AC 3033. Beware thou that thou bring not back my son thither. That this signifies that it could by no means be conjoined, is evident from what was said above (n. 3031), where it was explained what is signified in the internal sense by bringing back his son to the land from which Abraham went forth. That an affection which does not agree with truth cannot be Conjoined with the good of the rational, is evident from what has been said above concerning the conjunction of good and truth, or what is the same, concerning the heavenly marriage (n. 2173, 2507, 2727-2759). That on this account the ancients instituted a marriage between the affection of good and the affection of truth, may be seen above, (n. 1904); also that falsity cannot possibly be conjoined with good, or truth with evil, because they are of a contrary nature, (n. 2388, 2429, 2531); and that good is insinuated into the knowledges of truth as its own recipient vessels, and that thus conjunction is effected, (n. 1469, 1496, 1832, 1900, 1950, 2063, 2189, 2261, 2269, 2428, 2434, 2697).
 That there can be no conjunction of falsity with good, or of truth with evil, but only of falsity with evil, and of truth with good, it has been given me to perceive to the life; and I have perceived that the case is as follows: When a man has the affection of good, that is, when he wills good from the heart, then whenever anything is to be thought of that is to be willed and done, his good willing flows into his thinking, and there it applies itself to the knowledges which are there, and joins itself with them as its recipient vessels, and by this conjunction impels him so to think, to will, and to act. It is as it were an ingrafting of good in truths or in the knowledges of truth. But when a man has not the affection of good, but the affection of evil, that is, then he wills evil (as when he believes all to be good that is for himself, so that he may become great and may be rich, thus possess honor and wealth, and this is his end), then when anything is to be thought of that is to be willed and done, his willing equally flows into his thinking, and there excites knowledges which appear in the semblance of truth; and so it impels the man to think, to will, and to do; and this by a wrong application of knowledges, and by looking upon certain general truths which he has drawn from the sense of the letter of the Word or from other knowledge as being applicable in every sense: it is in this way that evil is coupled with falsity, for in this case the truth which is therein is deprived of all the essence of truth.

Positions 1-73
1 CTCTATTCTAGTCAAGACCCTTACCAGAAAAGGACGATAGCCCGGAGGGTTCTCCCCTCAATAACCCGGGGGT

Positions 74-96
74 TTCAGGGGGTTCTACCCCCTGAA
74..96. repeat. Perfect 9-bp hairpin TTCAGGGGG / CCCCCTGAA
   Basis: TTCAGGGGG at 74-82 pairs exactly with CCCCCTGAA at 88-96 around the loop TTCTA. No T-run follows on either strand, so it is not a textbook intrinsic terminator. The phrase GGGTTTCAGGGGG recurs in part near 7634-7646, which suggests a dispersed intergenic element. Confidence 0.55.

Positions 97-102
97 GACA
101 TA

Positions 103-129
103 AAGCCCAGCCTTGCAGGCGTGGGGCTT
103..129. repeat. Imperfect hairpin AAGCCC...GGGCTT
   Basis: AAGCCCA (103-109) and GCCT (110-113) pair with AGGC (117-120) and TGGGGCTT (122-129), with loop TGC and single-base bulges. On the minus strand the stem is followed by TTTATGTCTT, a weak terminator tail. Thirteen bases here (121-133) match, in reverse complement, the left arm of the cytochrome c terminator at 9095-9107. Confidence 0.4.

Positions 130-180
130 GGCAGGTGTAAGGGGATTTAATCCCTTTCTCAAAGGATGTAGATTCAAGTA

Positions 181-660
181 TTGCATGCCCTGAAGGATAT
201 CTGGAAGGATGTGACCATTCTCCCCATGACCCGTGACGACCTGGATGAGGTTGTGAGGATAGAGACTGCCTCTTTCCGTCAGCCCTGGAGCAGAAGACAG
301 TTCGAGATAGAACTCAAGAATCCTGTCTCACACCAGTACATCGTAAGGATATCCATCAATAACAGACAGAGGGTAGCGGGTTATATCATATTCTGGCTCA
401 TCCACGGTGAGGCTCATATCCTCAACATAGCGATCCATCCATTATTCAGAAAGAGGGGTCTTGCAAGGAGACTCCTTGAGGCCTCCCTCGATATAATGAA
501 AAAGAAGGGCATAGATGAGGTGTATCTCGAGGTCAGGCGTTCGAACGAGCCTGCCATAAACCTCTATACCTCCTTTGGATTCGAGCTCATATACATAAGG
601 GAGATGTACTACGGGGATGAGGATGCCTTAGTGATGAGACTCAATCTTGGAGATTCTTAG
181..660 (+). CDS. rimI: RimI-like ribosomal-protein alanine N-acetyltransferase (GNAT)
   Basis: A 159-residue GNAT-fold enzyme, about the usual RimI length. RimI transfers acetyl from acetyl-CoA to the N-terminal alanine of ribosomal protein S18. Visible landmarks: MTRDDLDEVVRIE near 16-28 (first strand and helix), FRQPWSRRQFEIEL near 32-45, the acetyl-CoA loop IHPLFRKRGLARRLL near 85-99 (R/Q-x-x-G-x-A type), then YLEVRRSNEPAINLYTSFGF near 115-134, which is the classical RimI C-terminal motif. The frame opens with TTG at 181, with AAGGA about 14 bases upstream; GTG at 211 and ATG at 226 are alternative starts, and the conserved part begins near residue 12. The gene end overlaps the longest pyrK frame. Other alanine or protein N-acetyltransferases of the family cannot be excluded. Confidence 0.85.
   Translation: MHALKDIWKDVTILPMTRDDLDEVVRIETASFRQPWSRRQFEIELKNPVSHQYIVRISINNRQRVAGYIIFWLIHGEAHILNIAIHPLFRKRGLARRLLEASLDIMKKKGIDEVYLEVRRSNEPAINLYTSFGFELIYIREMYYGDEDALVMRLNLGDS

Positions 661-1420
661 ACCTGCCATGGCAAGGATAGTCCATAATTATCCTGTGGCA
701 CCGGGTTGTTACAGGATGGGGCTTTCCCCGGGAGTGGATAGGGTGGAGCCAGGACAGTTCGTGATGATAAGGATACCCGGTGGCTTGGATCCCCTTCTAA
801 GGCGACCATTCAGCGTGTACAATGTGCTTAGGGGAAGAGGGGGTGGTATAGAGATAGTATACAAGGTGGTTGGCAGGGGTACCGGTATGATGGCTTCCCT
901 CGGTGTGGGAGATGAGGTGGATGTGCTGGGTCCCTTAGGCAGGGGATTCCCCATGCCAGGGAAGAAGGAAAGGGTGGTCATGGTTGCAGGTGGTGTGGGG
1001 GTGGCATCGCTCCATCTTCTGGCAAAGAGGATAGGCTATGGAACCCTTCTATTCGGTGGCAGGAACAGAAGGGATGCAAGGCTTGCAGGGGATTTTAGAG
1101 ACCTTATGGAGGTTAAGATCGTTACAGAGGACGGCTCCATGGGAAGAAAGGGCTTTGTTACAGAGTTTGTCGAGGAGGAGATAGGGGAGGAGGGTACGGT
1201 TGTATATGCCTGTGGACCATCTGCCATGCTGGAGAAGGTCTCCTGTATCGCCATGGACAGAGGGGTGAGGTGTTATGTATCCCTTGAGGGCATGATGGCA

In the other life such persons (however much in this life they may have seemed to be more highly instructed than others) are more stupid than others and so far as they are in the persuasion that they are in truth, they induce thick darkness on others. Such have at times been with me; but they were not susceptible of any affection of good from truth, howsoever the truths were recalled to their mind which they had known in the life of the body; for evil was with them, with which truths could not be conjoined. Neither can such persons be in the company of the good; but if there is anything of natural good with them, they are vastated even till they know nothing of truth; and then there is insinuated into the remaining good something of truth, as much as the little remaining good can receive. But they who have been in the affection of good from the heart, are able to receive all truth in accordance with the amount and the quality of the good that has been with them.GENESIS 24:5-6 previous - next - text - summary - Genesis - Full Page
|Author: E. Swedenborg (1688-1772).||Design: I.J. Thompson, Feb 2002.||www.BibleMeanings.info|